Wednesday, June 30, 2021

Why You Can’t Roll Back Big Sur’s System Volume

Howard Oakley:

If you as a user make a snapshot of the System volume, you’ll get an unsealed replica of the System volume that can’t be used to replace the new sealed snapshot, and hasn’t even been blessed to make it bootable. Trying to roll back to that would only end in failure.

What has been tried earlier in Big Sur is preserving the previous bootable sealed snapshot rather than deleting it once a macOS update has been completed. This isn’t a cheap option, though: it would probably require up to 15 GB of free space on the System volume. Because of that, macOS would need to remove it automatically after a period of a week perhaps, which sets a time limit on its use for a rollback.

It’s unclear why Apple doesn’t provide an option in its updaters to automatically preserve the old snapshot for a maximum of one week, to support rollback over that time. Unfortunately, it’s not something the user can achieve any other way.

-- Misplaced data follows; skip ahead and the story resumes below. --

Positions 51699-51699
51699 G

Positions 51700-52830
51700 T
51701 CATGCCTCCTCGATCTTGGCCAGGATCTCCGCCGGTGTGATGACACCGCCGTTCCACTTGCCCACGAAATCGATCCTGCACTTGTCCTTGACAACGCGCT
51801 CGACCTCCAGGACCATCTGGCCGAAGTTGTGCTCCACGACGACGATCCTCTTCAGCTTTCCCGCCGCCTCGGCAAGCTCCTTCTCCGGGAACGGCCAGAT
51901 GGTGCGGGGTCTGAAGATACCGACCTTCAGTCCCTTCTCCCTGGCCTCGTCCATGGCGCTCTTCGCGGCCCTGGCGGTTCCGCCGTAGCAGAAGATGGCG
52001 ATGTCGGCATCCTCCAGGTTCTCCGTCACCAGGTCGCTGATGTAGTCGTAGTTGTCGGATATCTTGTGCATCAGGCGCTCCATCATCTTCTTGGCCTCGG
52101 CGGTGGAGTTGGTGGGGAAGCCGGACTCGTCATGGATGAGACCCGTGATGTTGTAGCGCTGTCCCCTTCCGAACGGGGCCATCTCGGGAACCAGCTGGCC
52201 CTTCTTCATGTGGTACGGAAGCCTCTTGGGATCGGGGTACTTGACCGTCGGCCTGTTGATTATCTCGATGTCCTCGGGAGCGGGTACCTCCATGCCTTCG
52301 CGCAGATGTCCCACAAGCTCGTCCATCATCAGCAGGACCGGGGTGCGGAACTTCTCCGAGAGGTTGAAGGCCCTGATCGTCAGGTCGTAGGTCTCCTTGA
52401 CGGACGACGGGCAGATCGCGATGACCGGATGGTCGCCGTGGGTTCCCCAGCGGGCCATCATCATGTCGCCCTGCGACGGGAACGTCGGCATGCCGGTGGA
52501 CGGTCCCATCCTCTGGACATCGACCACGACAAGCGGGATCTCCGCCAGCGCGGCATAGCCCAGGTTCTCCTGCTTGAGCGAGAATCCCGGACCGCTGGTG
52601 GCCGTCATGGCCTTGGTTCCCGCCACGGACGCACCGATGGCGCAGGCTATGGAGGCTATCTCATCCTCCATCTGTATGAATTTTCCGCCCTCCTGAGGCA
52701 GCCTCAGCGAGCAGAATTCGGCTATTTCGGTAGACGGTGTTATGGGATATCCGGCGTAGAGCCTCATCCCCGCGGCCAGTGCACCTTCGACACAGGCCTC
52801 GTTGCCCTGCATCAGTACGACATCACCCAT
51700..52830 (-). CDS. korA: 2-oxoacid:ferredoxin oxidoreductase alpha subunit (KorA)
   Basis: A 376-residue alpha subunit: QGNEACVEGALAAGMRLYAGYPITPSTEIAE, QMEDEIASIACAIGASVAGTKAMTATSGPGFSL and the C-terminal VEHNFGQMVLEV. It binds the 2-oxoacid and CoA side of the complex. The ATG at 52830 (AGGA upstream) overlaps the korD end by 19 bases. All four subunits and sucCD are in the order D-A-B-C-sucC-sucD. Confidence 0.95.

3 Comments RSS · Twitter

Why didn't Apple simply delay this feature until they had tooling to seal and bless old snapshots? What was the pressing need?

Harald Striepe

Hi Howard!
One problem is that not just the system volume is updated, but in some cases also user databases suh as Mail and the Music library. Rolling back means you would have to initialize those from scratch.

With some care, all of this could be handled, but Apple NEVER LOOKS BACK!

@Harald With Mojave (I think it was) you could roll back everything at once (system and user, all on the same vlume), so the databases would remain consistent with the version of the OS that was running. It seems like this could still be done, just by snapshotting two volumes instead of one.

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